The latest data from the Office for National Statistics estimates the UK’s Gross Domestic Product (GDP) grew 0.6 percent sequentially in the second quarter, and have predictably been jumped on by both the Conservatives and Labour.
The biggest contribution to GDP was the services industry, growing 0.6 percent or 0.48 percentage points to the 0.6 percent increase. Productive industries also grew with a contribution of 0.08 percentage points, as manufacturing increased 0.4 percent after negative growth in the first quarter. However, all of these industries are well below their pre-crash levels.
The GDP growth, the ONS says, now puts the UK at 3.3 percent below the peak in Q1 2008, before the worldwide economic crash.
The growth was expected by the market and did not affect the London Stock Exchange, the BBC reports.
GDP was growing steadily between 2000 and early 2008 before the financial market crashed. Services continued to grow but production was largely flat, although construction was experiencing a boom at the beginning of the decade. The 2008 crash had an effect on all industries, particularly construction and production.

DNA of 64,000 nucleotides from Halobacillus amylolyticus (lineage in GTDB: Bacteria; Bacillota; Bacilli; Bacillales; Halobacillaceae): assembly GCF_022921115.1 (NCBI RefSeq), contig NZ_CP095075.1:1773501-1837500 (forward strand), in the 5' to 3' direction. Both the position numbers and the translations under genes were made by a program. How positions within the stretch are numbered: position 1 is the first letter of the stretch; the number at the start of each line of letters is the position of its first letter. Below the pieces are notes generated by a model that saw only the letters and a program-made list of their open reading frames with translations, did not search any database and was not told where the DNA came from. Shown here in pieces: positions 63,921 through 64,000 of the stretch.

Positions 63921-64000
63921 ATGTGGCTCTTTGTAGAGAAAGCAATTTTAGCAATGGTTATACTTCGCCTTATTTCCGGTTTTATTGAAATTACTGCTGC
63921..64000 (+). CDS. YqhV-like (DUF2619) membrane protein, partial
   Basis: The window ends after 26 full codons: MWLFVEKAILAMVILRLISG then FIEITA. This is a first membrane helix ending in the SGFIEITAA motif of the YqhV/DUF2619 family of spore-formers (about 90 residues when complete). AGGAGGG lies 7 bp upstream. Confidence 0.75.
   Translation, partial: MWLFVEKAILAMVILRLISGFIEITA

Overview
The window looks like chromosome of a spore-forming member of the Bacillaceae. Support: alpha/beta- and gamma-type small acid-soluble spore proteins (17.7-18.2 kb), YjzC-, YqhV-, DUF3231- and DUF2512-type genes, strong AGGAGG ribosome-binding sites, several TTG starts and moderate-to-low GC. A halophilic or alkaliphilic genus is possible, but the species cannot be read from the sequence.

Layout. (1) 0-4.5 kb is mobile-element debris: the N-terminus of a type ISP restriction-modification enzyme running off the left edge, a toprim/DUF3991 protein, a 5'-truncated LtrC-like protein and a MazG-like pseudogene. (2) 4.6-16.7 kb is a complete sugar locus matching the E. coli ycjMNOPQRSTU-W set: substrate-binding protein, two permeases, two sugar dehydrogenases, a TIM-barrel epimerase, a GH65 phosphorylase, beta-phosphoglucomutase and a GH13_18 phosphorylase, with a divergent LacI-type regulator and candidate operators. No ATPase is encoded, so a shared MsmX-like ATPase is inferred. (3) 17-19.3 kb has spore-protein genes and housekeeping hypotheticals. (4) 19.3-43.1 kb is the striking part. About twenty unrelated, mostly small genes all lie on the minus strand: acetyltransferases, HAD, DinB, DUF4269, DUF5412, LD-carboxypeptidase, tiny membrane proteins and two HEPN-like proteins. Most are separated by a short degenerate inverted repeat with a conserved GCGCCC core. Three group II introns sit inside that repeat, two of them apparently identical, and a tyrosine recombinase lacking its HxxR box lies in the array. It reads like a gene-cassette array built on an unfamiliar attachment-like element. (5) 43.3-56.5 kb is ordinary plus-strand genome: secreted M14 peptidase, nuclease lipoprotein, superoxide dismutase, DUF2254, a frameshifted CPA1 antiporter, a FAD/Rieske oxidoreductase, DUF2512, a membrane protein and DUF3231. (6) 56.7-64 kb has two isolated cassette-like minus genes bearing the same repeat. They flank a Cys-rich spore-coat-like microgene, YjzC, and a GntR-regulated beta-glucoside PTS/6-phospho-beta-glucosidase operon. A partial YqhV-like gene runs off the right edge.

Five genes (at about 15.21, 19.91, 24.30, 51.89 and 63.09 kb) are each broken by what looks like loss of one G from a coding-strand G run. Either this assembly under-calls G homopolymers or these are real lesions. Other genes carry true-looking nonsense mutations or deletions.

Economic growth did pick up late 2009 but at a far slower rate than prior to the crash. The crisis in the Eurozone swelled in 2010 creating further economic uncertainties and slowed growth again. According to ONS data, because construction and production has only managed to approach 2009 levels, GDP growth since then is attributable to services instead.
Although GDP growth has been welcomed, it does not necessarily translate into standards of living in real terms, and has its own set of criticisms as a measure of economic wellness.
Shadow chancellor Ed Balls said “families on middle and low incomes are still not seeing any recovery in their living standards,” noting that wages have not risen with prices. Coalition chancellor George Osborne admitted “things are still tough for families”.
The creeping growth – nowhere near pre-2008 levels and after years of remaining flat – is terrifically vulnerable in a very uncertain global economy.
It’s not time to put the Tesco Value Cava on ice just yet: EU countries are increasingly volatile, austerity policies are being demanded all across the world, shocks to the markets could happen at any moment and in private industry, the prevailing attitude is one of caution.